If your client onboarding process isn’t clear, you risk early contract cancellations and retention of clients, as your onboarding process will set the stage for how it is to work with you and your team.
You should have a clearly written process that helps your clients settle into your business with ease, makes them feel cared for and safe, and assures them that they made the right choice.
Rather than leaving them wondering about what you’re working on during those first few weeks, it’s imperative to step up your level of communication and over deliver on this new relationship.
Why is Client Onboarding Important?
The client onboarding process is important as it allows you to familiarize your services to your clients, build rapport, provide a platform to look into their concerns, and follow-up on the experiences they have with your business.
A clearly written process ensures that the clients are satisfied with their decision and the service delivered.
Do you know that satisfied clients are good advocates/marketers for your business?
With this new knowledge, here’s a client onboarding process every service based business needs to add to their tool box to help them fill up their pipelines with satisfied clients:
Set Expectations Early and Often
As you are building a relationship with your potential clients while actively selling, it is important to touch on your workflow processes and timelines before any contracts are signed. Setting clear expectations prior to closing the sale will help your client visualize what your working relationship would be like and eliminate any unnecessary surprises after they sign your contracts. Here are a few examples to set clear expectations and boundaries on:
Your working hours
What the onboarding process looks like and how long it lasts
Typical turnaround time on tasks
If you allow for a review process and how many revisions you allow
How you plan to communicate (email, project management tool, face-face)
Your typical response rate if you plan to communicate via email
Who will be handling their account if you have a team
Setting expectations early and often allows open communication between you and your client, and allows your client to better access whether your service will meet their expectations.
Be sure to allow your client time to address any concerns, ask questions, and give honest feedback. Doing this helps you set realistic goals for your working relationship.
Congratulations! You just signed your next client. Time to go to work! Immediately following the transfer of payment and signing of contracts, send a brief welcome email or video to your client with great excitement for bringing them on-board!
By this point, you should have briefed your team (if you have one) and assigned specific roles for the client’s project. You will want to introduce your team leads to your client in their welcome email.
Include a link to a Getting Started Form also known as the client onboarding checklist and questionnaire where you ask for client logins, social accounts, information about their CMS and CRM, any notes, competitive information, brand guidelines, etc. Everything your client will need to submit to you in order for you to get up and running.
Pro Tip: Your client hired you to remove tasks from their plate, so plan ahead and ask for everything you will need from them at one time. download my onboarding checklist to use the exact process I use in your own business.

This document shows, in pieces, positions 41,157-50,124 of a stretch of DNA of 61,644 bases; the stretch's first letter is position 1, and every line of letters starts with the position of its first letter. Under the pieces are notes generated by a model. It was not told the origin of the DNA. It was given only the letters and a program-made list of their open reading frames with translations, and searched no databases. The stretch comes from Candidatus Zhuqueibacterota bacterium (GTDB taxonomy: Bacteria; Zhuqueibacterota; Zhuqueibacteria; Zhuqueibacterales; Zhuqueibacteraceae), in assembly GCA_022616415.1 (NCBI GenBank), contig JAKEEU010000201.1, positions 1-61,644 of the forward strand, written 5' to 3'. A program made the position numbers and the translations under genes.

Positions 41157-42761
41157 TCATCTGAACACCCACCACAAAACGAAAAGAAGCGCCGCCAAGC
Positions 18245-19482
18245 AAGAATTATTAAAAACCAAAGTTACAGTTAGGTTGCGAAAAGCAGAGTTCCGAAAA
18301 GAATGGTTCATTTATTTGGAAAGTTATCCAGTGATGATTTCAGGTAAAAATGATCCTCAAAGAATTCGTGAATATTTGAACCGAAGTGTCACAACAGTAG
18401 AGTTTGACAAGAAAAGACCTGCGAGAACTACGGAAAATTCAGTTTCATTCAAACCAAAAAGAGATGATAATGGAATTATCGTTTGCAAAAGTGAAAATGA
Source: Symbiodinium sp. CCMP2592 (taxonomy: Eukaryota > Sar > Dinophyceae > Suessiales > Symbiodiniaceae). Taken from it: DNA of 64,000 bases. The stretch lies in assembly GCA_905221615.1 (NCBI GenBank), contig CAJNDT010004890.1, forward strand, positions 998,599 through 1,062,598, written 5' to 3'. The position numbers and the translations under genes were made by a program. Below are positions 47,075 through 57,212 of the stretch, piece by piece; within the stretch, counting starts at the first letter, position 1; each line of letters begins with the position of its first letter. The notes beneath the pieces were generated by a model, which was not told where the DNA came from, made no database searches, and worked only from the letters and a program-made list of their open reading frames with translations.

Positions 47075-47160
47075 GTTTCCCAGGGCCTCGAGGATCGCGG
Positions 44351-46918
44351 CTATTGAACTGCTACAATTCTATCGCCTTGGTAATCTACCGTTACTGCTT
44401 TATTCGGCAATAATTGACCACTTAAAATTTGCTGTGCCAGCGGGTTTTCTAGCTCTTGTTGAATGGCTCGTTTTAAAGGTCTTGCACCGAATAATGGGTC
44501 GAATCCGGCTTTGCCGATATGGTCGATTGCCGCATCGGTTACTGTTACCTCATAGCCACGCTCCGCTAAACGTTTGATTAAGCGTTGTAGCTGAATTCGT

The last thing to include in your welcome email or video, will be a link to your scheduling calendar for your client to choose a time for a kickoff call, I like Acuity Scheduling the best. Encourage your client to schedule your kickoff call within the first week after signing the contract. This helps to keep the momentum high and projects moving forward. Be sure to outline who needs to be on the call from the client’s team and the agenda for the kickoff call so that your client can schedule accordingly.
Have a Successful Kickoff Call
If you sent your client the Getting Started Form, you already have initial information about the client. Now, use the kickoff call to dig deeper into those details. Go over their answers to make sure you are both on the same page.
Then, use this 1-1 time to discuss topics that may be too detailed to ask in a questionnaire or that you need to clarify final details on. Consider this a brain dump of the client relieving all of the information they have housed in their head and transferring it over to your team. Such as the following:
Marketing metrics they use to measure success
Leave plenty of space during the meeting for the client to ask questions or give detailed information on the above topics. The last thing you will want is for your client to feel rushed during your initial meeting.
Finally, end the call by giving the client clear expectations for what the next steps will be. Let them know when they can expect the first deliverable from you.
Have a Follow-Up Plan
Continue to check in with your client after the first couple of months to assess their experience with the service you delivered so far.
Have a set of questions to tick off and allow them to relay any concerns they may have on the deliverables.
A follow-up plan is very important as it builds/further solidifies your relationship with the client, therefore, eradicating chances of churn.
Don’t miss a the chance to retain more clients and ALWAYS over-deliver from the very first week, you just might surprised what happens to your business once you create this same process I did.
Remember, every service-based business is unique, so you can customize my Getting Started Form to ensure that everything you need to collect from your client is included in your onboarding checklist.